Newsletter - October 2015
Cheese of the Month
Ancho Chile Caciotta
Caciotta is a straw-colored wheel of semi-soft cheese that is sold in markets across Central Italy. When made from cow's milk it is called Caciotta and when made from sheep's milk it's Pecorino. It's a table (or everyday) cheese...tasty, mild and versatile, good for both eating and cooking. We make our caciotta by adding cultures and rennet to farm-fresh milk that we pasteurize. Once coagulated, the curd is cut into small pieces and then stirred intermittently for about an hour. Next, the whey is drained away and the soft curds are poured into round molds. As the curds slowly release their whey, the cheeses are repeatedly flipped over and returned to the molds to continue draining. Eventually the curds come together to form wheels of cheese. The finished cheese is immersed in a salty brine overnight and then placed on racks to dry. Finally the cheeses are hand-dipped into wax and kept in our aging rooms for a minimum of 2 months--the longer the better--because they develop more and more flavor and their texture gets creamier. One of our most popular caciottas is flavored with robust mild Ancho Chiles. What could be more delicious? Other flavors are: La Cocina (hotter, with 5 chiles, cilantro and garlic), Texas Basil, Mexican Marigold Mint, and Black Pepper and Garlic. Caciottas are great cheeses for snacking. They are wonderful melting cheeses. They are great in sandwiches, on salads, on pizzas, and in a variety of dishes. Our Baby Caciottas weigh 1.5 pounds and make fabulous gifts ... hint, hint !!
Recipe of the Month
Ancho Chile Caciotta Quiche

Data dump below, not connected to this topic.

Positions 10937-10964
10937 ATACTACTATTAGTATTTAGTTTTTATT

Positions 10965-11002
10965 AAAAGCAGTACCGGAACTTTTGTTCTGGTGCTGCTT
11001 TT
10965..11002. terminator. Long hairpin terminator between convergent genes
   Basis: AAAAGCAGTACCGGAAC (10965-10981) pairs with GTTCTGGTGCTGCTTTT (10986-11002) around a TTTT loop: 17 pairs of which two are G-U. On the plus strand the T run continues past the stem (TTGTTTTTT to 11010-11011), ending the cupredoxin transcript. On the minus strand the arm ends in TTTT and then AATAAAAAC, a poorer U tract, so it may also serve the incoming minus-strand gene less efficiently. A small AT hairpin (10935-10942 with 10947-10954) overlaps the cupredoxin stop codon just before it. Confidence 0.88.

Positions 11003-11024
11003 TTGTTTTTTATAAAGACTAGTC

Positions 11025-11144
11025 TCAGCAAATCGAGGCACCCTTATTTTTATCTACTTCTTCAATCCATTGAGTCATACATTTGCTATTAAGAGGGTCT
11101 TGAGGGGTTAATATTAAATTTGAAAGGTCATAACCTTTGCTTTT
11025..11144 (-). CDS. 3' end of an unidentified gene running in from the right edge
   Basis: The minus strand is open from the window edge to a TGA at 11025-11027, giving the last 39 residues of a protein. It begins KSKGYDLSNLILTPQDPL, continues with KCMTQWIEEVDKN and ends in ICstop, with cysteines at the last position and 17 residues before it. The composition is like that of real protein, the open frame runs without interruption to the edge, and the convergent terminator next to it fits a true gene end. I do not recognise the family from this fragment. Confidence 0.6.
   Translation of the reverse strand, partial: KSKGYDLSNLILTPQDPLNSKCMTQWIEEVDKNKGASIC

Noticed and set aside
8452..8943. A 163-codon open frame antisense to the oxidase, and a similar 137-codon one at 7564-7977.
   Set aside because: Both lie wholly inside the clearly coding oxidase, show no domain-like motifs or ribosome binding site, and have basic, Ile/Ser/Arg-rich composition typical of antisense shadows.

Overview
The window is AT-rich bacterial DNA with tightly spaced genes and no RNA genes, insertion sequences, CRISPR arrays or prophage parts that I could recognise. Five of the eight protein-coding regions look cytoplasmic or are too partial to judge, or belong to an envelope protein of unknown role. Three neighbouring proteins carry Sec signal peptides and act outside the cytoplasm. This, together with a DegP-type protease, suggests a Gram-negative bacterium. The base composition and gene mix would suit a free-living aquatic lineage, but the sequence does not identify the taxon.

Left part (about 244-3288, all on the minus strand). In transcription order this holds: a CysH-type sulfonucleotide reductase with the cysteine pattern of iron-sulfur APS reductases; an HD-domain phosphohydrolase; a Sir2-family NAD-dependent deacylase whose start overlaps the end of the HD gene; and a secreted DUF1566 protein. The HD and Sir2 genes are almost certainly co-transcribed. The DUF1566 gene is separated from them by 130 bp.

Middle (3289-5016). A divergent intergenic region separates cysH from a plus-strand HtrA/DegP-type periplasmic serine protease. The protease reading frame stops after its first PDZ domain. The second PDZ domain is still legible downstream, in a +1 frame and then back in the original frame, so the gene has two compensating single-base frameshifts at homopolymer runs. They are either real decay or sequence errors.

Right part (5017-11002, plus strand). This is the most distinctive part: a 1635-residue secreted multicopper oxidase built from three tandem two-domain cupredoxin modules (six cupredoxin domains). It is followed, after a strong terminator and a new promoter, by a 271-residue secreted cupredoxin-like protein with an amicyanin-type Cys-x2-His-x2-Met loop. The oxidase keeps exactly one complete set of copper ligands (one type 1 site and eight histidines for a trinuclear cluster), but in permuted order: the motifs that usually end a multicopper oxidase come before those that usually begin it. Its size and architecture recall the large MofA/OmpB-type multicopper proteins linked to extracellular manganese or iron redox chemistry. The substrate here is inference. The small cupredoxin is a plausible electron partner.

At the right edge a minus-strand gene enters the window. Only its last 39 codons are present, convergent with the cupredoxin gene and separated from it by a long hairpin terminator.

3/4 cup heavy cream
3/4 cup milk
1 teaspoon Dijon mustard
1/2 teaspoon Worcestershire sauce
2 dashes of Tabasco sauce
1/2 teaspoon salt
Freshly ground black pepper, to taste
4 ounces Ancho Chile Caciotta, shredded (1 cup)
1/2 onion, thinly sliced
1/4 pound bacon (4 slices)
Preheat oven to 375F. Liberally butter an 8-inch or 9-inch ceramic or glass quiche pan or a pie pan. Place the eggs, cream, milk, mustard, Worcestershire, and Tabasco in a medium bowl or the work bowl of a food processor. Whisk or process until blended. Add the salt, pepper, and cheese, whisk or process, and pour into the pan. Place the pan in a larger low sided roasting pan and add enough boiling water to come halfway up the sides of the quiche pan. Place in the oven and bake for 40 to 45 minutes, or until a knife inserted near the center comes out moist but clean. Remove the pans from the oven and lift the quiche pan out of the waterbath and set aside to cool slightly.
While the quiche is cooking, cut the bacon into crosswise strips about 1/8 inch thick. Saute bacon in a medium skillet over medium heat for about 5 minutes, or until crisp and brown. Remove the bacon with a slotted spoon and drain on a paper towel. Add the sliced onions to the bacon grease in the skillet and saute over medium heat for about 15 minutes, or until wilted and nicely browned. Drain on paper towels, if necessary. Spread the onions on the quiche and sprinkle the bacon over the onions. Cut into wedges and serve warm.